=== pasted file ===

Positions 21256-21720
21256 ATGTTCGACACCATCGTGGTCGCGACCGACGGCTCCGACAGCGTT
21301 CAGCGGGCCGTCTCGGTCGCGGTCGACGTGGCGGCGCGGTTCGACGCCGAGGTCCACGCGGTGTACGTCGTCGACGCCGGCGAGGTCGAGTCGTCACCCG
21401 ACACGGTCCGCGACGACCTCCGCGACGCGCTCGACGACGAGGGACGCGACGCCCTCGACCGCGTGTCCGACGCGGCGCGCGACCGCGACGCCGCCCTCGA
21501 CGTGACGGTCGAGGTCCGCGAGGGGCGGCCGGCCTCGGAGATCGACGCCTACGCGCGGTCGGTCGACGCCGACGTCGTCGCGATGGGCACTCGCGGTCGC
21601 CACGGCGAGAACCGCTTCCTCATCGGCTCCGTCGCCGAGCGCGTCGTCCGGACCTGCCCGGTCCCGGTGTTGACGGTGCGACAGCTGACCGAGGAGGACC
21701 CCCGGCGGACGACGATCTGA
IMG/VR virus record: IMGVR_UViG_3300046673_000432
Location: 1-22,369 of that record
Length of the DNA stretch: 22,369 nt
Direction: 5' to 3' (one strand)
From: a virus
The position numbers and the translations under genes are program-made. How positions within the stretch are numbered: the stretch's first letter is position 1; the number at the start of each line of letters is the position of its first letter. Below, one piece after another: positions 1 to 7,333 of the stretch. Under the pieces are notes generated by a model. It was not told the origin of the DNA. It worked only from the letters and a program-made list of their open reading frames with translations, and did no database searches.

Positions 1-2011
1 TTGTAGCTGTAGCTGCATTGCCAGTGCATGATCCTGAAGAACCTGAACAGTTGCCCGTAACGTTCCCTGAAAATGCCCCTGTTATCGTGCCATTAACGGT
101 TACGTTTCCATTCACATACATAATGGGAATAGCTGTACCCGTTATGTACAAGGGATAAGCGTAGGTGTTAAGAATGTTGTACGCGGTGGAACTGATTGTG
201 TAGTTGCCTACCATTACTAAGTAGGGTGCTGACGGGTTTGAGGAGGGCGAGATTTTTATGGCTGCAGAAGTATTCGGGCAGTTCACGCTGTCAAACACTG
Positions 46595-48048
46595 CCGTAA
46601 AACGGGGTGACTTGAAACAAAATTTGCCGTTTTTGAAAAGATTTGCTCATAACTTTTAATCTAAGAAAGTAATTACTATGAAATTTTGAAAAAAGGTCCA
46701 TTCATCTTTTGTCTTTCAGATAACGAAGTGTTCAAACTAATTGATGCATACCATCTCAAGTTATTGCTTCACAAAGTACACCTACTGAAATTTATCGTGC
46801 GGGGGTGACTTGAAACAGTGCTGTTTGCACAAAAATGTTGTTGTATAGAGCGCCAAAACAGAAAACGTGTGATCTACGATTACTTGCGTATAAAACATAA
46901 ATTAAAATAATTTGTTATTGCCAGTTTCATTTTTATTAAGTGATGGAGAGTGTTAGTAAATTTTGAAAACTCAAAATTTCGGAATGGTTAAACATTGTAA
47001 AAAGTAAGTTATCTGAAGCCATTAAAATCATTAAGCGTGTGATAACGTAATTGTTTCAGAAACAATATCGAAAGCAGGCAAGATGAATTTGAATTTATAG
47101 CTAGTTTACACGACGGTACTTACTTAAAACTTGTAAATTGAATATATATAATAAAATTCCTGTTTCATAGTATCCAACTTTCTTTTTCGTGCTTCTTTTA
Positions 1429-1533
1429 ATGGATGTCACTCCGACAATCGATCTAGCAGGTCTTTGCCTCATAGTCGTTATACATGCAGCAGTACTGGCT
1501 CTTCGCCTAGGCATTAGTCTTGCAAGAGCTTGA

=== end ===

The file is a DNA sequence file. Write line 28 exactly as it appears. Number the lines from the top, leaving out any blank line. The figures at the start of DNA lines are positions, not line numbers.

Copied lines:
1501 CTTCGCCTAGGCATTAGTCTTGCAAGAGCTTGA